Sunday is Buster Posey bobblehead day at the Giants game. World’s greatest Giants fan, Donna and I will stand in line for an extra hour or so before the game. We did the same last year for the Tim Lincecum bobblehead, that I gave to her. She in turn, gave it to a friend of hers. Maybe I will hold onto the Buster bobblehead for a while. Probably not.
Tim Lincecum, two-time Cy Young winner
I always wondered about the origin of the bobblehead doll. Why is it so popular? And why would you want your likeness to appear on such a weirdly named “thing”. The earliest reference to a bobblehead was back in an 1842 short story, The Overcoat by Nikolai Gogol. But the modern bobblehead appeared sometime in the 1950s. By 1960, the modern bobblehead made its debut in major league baseball. These were papier-mache’ bobbleheads, all made with the same cherubic face for each team.
The 1960 World Series produced the first player specific bobbleheads, in the likeness of baseball greats, Roger Maris, Mickey Mantle, Roberto Clemente, and the great Willie Mays, all with the SAME face!!!! Over the next ten years, the bobblehead progressed from papier mache’ to ceramic. And of course, one of the most famous bobbleheads was produced during this time, The Beatles bobblehead set. It is one of the most valuable collectibles today.
By the 1970s, bobbleheads began to wane until they returned to prominence, primarily through baseball. Ironically, what prompted their return to prominence was the material of manufacture, having changed from ceramic to plastic. This enabled manufacturers to make bobbleheads in limited numbers. And believe it or not, the first baseball team to offer a bobblehead giveaway was our San Francisco Giants, which gave away 35,000 Willie Mays bobbleheads on May 9, 1999.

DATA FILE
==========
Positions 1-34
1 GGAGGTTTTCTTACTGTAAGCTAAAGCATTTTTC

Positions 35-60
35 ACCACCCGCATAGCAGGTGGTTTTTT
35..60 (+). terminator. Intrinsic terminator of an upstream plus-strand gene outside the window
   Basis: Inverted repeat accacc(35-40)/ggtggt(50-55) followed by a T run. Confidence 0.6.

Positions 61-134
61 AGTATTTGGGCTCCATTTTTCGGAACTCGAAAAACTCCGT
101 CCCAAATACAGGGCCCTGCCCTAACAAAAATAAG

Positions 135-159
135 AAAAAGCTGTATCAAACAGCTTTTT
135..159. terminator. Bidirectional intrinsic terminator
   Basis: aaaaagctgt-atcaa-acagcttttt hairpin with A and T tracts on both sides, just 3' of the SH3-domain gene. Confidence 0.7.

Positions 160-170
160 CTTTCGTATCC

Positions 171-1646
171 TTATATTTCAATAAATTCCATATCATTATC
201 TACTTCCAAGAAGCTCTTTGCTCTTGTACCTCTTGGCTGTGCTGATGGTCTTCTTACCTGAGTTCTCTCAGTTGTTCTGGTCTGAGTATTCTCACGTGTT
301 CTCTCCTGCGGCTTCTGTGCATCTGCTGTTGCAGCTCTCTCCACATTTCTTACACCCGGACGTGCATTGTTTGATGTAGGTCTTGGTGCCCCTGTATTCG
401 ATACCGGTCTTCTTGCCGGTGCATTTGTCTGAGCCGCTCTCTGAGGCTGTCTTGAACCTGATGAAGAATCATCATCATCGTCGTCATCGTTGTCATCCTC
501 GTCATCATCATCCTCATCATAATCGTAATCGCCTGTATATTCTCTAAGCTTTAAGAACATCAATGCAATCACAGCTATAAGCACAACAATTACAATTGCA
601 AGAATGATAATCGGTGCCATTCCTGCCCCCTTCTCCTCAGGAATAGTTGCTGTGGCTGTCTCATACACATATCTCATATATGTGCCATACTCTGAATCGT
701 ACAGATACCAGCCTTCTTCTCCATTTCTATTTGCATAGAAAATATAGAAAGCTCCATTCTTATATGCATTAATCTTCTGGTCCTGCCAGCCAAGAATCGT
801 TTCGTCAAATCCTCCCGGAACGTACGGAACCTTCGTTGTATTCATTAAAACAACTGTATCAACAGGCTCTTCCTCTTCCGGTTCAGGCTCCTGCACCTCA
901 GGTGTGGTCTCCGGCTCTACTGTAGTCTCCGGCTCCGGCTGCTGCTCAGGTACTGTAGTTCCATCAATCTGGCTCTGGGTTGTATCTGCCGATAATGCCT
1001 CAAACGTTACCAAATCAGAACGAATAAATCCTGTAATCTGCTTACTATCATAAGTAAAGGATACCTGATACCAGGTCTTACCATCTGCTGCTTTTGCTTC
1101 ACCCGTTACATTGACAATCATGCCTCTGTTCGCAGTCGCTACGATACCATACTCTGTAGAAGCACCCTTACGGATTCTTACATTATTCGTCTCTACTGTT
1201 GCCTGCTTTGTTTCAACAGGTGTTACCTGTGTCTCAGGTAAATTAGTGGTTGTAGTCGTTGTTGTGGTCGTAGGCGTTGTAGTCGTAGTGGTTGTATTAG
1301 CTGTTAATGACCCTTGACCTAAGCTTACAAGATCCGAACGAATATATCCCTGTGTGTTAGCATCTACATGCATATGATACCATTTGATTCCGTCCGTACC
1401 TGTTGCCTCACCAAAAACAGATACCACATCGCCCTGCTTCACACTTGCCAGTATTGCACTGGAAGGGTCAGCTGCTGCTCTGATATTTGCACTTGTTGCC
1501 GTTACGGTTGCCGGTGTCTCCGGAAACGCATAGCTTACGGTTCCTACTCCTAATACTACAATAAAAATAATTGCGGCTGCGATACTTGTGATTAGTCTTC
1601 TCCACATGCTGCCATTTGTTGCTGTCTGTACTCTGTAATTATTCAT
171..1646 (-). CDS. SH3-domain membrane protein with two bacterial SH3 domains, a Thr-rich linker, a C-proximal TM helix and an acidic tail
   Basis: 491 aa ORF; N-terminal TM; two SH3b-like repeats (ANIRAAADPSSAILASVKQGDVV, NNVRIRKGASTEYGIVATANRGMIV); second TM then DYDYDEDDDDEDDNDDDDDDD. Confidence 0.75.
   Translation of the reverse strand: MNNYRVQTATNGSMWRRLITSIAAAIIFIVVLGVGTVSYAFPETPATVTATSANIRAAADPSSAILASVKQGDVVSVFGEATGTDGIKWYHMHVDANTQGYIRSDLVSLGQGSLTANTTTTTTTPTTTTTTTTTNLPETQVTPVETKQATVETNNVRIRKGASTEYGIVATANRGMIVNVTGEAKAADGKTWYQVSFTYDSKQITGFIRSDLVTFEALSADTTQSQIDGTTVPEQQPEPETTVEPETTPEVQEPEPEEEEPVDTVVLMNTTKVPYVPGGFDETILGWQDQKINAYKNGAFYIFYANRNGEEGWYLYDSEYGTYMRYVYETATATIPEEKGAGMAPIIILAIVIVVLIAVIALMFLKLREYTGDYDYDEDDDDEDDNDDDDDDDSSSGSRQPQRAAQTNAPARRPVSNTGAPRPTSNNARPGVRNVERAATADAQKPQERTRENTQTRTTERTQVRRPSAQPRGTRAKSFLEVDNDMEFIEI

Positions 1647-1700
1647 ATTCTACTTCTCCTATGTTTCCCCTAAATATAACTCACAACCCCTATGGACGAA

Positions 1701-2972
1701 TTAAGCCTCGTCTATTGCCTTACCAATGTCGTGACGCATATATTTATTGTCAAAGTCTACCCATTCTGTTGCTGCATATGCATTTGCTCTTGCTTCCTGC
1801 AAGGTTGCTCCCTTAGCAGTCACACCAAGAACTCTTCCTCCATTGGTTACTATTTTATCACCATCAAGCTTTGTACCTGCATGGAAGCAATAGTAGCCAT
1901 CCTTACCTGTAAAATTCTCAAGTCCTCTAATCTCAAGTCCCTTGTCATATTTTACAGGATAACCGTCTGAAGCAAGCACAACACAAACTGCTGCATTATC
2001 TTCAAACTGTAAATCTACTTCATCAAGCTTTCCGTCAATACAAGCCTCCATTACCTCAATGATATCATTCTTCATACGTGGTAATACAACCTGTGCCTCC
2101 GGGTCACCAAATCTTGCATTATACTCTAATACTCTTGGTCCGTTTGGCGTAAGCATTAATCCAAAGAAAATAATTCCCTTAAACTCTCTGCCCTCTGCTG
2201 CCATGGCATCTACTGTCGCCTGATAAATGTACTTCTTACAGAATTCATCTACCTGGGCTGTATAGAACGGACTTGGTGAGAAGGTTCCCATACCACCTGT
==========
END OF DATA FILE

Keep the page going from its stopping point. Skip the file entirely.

Wouldn’t it be cool to have a bobblehead made of your pet, or a good friend upon their birthday? Personally, I would not want to see a likeness of myself on a bobblehead doll. But certainly, a reasonable likeness of our dog Buddy would be welcomed. Bobbleheads have been made for famous characters besides sports stars. Some of these include: Jack Kerouac, Count Chocula, Nobel prize winner James D. Watson, Empire Man, and Ronald McDonald. I could see a really funny George W. Bush bobblehead, and also a Monica Lewinsky!!!
Is it worth standing in line for an extra hour before the game? Probably not. But I am a good sport, and I am sure Donna has a friend who would love a Buster bobblehead. And it will be a glorious day for baseball in San Francisco. Go Giants!!!!
(BTW, Buster was there and got a long ovation when the camera panned on him in the dugout!)